Travel Tech

It is no big news that contemporary travelers make increasingly use of mobile devices to plan and book their trips. However there is a growing segment of travelers that uses multiple devices, and moreover switches in-between  different devices within their planning, decision making and purchasing process. This segment has been known as the “Digital Elite” traveler.  Entrance criteria for this high flying club is making use of at least 2 devices when planning and booking, and spending significantly more time in total on the devices than the average traveller. The Digital Elite traveler is on the rise, as the group has grown 60% last year alone. Therefore, digital marketing consultancy Monetate has studied this breed of travelers in detail (Monetate, 2013)


The digital elite traveler owns at least two digital devices, and the number of people who own for instance a smartphone and a tablet has grown during the past two years from a mere 5% to 33%. In general 40% of consumers state that they plan their on one of these devices and it is no surprise that the using the internet for making travel arrangements has become mainstream (78% of global consumers use the internet). But offering an online presence is not enough for convincing the digital elite. Fuelled by their online experiences, this group has high expectations on the online experience: 84% state that a positive website experience is important or very important when booking. Thus they are picky: Monetate reports they 22 websites on average before choosing a destination. To win them over providing a website is not enough. Reaching for the digital traveler requires personalising the customer experience to be local, memorable and seamless across devices.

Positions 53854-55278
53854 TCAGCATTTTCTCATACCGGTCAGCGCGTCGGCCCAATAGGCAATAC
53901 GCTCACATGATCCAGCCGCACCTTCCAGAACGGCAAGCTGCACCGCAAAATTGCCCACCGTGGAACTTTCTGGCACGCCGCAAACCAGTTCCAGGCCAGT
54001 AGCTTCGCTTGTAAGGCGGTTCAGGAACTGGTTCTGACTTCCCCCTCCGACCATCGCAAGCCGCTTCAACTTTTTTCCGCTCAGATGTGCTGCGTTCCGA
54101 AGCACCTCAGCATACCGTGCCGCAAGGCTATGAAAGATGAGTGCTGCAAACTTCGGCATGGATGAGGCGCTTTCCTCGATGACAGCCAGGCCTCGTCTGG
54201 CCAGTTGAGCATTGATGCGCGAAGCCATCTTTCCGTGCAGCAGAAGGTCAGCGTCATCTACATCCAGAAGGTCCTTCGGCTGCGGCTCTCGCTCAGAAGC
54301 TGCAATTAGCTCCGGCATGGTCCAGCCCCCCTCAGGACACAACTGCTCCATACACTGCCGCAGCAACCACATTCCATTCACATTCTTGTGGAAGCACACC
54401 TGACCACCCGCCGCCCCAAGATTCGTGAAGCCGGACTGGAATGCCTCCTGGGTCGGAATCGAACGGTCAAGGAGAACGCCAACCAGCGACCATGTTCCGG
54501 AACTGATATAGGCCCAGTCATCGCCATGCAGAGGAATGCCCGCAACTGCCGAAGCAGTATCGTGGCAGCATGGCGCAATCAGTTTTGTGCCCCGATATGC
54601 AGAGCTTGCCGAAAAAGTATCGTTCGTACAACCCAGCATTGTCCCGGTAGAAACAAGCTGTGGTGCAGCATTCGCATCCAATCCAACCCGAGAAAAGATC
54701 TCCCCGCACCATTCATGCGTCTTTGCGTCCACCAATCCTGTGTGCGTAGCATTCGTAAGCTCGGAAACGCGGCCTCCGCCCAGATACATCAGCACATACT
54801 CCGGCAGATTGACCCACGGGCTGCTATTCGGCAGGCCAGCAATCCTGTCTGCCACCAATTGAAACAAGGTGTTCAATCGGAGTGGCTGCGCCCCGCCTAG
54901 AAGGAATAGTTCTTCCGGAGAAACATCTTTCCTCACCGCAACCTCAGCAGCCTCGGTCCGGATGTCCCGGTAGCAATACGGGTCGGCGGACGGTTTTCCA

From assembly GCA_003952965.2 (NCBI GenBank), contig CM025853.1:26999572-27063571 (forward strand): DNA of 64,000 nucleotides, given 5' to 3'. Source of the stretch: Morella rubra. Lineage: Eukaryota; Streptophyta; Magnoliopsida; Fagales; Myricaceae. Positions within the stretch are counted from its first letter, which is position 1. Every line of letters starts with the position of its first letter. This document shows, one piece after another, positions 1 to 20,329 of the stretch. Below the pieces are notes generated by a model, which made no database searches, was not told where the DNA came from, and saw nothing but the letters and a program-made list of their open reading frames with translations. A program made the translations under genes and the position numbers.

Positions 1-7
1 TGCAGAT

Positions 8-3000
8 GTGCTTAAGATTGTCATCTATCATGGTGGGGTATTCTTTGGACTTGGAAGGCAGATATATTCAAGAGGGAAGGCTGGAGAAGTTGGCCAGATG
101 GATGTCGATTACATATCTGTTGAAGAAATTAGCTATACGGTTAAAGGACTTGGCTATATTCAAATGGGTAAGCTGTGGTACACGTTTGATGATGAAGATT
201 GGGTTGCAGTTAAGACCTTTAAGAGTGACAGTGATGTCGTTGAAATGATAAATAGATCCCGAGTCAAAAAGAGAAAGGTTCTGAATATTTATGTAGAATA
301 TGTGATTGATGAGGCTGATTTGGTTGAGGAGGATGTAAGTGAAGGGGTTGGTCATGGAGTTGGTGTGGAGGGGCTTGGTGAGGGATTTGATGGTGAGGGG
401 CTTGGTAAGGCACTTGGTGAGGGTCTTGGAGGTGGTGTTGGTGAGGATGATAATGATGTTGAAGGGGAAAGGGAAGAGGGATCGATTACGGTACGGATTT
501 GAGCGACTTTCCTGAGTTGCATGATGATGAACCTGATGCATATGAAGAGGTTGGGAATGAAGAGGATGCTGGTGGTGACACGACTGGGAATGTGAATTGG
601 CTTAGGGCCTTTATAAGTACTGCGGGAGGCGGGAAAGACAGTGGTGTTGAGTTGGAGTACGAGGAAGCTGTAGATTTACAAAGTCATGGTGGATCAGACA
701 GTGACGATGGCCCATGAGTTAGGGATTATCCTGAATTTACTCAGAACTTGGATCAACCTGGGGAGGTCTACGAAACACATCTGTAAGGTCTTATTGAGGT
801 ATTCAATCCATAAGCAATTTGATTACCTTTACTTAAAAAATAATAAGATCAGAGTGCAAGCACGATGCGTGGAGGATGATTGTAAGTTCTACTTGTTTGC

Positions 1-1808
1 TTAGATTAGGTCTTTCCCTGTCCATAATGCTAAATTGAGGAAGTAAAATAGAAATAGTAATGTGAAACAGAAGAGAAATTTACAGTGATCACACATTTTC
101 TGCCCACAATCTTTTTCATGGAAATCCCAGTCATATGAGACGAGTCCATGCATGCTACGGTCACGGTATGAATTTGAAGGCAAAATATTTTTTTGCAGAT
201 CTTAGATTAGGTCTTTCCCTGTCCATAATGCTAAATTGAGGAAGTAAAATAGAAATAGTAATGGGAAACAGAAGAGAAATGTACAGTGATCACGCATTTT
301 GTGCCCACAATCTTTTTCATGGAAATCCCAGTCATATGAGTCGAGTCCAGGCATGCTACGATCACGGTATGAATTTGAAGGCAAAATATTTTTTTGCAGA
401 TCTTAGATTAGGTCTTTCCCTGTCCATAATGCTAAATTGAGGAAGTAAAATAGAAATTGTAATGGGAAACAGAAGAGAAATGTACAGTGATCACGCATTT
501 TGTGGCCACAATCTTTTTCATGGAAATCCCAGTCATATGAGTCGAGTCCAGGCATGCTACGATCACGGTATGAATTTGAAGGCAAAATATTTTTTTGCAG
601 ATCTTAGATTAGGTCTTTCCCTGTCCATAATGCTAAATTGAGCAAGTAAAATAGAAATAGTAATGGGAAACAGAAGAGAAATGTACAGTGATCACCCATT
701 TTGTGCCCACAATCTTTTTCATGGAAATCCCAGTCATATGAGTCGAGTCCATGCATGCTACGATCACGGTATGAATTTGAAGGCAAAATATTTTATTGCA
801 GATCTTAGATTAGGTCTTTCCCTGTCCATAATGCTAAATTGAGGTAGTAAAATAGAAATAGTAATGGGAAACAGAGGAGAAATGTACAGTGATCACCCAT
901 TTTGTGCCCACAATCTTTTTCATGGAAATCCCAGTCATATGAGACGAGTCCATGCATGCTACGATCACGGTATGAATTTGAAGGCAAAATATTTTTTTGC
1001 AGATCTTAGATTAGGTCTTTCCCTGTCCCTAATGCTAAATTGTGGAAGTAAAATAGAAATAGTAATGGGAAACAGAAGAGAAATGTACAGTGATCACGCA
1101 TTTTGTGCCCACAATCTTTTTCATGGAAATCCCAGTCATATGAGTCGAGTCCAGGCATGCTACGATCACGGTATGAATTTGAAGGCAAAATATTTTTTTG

Digital elite travelers are often bargain hunters, who download coupons for savings on airfare, hotel rooms, vacation packages or rental cars. In total 65% of people belonging to this segment actively seek voucher and discount coupons. At the same time they have no hesitation to use their mobile devices to convert booking and make payments. The number of travelers using a tablet to make a purchase has risen from 7% in 2001 to 43% in 2013, with an average value of $636  of bookings per traveler that uses a tablet. But most importantly the hyper-connected traveler spends 30% more than less connected travelers, and the gap is only expected to get wider


What do businesses need to offer to tap into this highly profitable market segment? Firstly the entire booking experience has to be straight forward across the different devices. Secondly, there needs to be a consistency across all channels. For instance visual ads need to be consistent with the feel and message of the landing page. And lastly the experience has to be relevant to the individual. Make use of data about previous behaviours and preferences, and use them to personalise the touchpoint experiences (e.g. seat preferences, favourite destinations, etc)

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